Want to wirelessly share video from your Surface without worrying about whether or not your TV can handle it? Microsoft now has you covered. Its simply titled (and previously hinted at) Wireless Display Adapter can beam content from Miracast-capable Windows 8.1 PCs and Android devices to any HDMI-equipped screen. Since you’re just mirroring your output, you can easily watch movies and presentations on a grander scale without requiring explicit app support, like you do with Chromecast. The add-on should reach North America in October for $60 — a fairly reasonable outlay if you want to avoid tethering yourself to the living room set.
Motorola is clearly making sure it makes the right moves on its comeback trail as its decided to copy Apple and ‘lose’ its next high end mobile phone.
The Motorola Milestone 2 – codenamed as the Droid Shadow in the US – has been found in a US gym, which is a little more careless than it slipping out your pocket after a drunken session in a San Jose bar.
The Motorola Milestone might not have been overly popular in the UK given it wasn’t offered directly by any networks, but in its US guise as the Motorola Droid it’s been a much bigger hit.
And the upgrade looks a lot better too, as it’s packing an 8MP camera with 720p HD video recording, an HDMI slot and 16GB of internal storage, with a whopping 4.3-inch screen.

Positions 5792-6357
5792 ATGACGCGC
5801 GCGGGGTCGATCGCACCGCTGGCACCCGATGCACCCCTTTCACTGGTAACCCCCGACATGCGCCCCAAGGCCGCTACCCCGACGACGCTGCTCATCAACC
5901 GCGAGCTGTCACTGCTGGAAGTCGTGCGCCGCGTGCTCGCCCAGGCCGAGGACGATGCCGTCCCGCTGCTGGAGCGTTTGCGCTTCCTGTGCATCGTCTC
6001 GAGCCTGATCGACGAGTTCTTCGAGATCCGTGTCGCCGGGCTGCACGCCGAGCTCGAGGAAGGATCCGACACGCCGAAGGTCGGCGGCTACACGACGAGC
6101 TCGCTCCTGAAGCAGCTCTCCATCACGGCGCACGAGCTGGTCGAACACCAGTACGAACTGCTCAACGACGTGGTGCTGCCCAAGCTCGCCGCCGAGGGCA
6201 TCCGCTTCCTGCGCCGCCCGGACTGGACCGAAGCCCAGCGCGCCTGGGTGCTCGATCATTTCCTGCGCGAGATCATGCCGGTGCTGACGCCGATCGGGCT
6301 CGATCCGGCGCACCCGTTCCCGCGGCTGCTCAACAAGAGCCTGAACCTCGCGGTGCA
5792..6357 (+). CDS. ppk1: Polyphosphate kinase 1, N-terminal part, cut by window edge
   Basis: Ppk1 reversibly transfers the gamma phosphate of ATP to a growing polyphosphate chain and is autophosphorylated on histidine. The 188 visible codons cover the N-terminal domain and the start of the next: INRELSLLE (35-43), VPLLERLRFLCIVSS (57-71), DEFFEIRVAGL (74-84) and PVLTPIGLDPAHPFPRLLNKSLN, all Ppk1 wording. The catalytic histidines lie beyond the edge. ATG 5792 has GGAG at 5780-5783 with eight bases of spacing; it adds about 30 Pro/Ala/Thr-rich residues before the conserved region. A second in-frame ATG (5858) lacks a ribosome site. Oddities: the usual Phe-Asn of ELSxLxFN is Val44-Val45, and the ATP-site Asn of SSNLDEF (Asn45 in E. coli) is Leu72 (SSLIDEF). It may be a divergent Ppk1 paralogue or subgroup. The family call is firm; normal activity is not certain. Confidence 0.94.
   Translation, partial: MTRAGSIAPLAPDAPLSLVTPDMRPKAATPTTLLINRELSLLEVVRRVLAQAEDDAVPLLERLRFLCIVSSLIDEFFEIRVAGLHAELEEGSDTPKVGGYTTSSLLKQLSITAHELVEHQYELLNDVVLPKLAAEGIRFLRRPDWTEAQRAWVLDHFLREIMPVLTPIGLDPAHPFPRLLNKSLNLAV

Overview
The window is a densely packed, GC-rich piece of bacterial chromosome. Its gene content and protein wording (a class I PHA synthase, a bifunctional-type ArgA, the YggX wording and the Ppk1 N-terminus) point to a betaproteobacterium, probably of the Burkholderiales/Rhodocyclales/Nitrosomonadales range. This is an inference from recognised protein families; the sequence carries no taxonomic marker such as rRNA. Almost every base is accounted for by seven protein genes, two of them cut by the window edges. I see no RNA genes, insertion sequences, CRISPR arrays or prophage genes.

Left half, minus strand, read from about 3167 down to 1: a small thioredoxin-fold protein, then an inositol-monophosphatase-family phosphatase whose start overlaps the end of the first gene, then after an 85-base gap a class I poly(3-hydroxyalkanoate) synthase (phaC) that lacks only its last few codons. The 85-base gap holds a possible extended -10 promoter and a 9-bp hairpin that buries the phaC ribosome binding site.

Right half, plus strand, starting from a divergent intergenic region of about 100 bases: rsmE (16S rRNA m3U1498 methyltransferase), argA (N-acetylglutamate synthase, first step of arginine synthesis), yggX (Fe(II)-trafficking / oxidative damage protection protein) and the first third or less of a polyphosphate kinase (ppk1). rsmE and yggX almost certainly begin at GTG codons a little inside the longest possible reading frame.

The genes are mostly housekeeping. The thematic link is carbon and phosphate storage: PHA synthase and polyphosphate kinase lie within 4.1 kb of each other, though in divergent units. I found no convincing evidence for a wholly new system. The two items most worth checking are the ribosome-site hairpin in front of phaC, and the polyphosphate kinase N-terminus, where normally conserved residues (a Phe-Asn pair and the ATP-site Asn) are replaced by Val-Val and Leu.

We first saw information on the Motorola Shadow going through the Wi-Fi Alliance earlier this month, and the specs all check out nicely.
Sadly Motorola cottoned on and managed to lock the phone remotely, so it couldn’t be subjected to all manner of testing first, but thankfully photos have at least made their way into the ether.
Gizmodo has previously stated that the phone will be coming in June or July (we’re favouring the latter month) in the US, so a UK release date might be slightly after that – but with Android 2.2 to sweeten the deal.
If Google thought it would be easy to get home entertainment companies to sign up to their Google TV project then they should probably think again. Panasonic has become the latest company to turn their nose up at the idea of Android and Intel nesting in their HDTVs, claiming that the open-source OS’ processing demands would require too expensive a CPU to keep prices sufficiently low.
The move follows Samsung’s lead, the company having announced last month that it would be continuing with its own internet and widget platform rather than adopting one of Google’s design. Panasonic will continue to use its own proprietary system, which allows for Netflix and YouTube access, together with basic internet-sourced information widgets, but which falls short of the full browser functionality that Google TV promises.
Still, Google may also have plans to bypass HDTV manufacturers altogether and push a set-top box that would daisy-chain in-between existing cable or satellite boxes and televisions. However, they’re also rumored to be looking to work with media providers so as to reduce the cost of such a STB for end-users.
Known primarily as a manufacturer of award-winning HD disc-players and PMPs, Oppo has apparently decided to penetrate the ever-so-popular ebook reader market with its recent announcement of its ‘Enjoy’ reader based on the Android OS.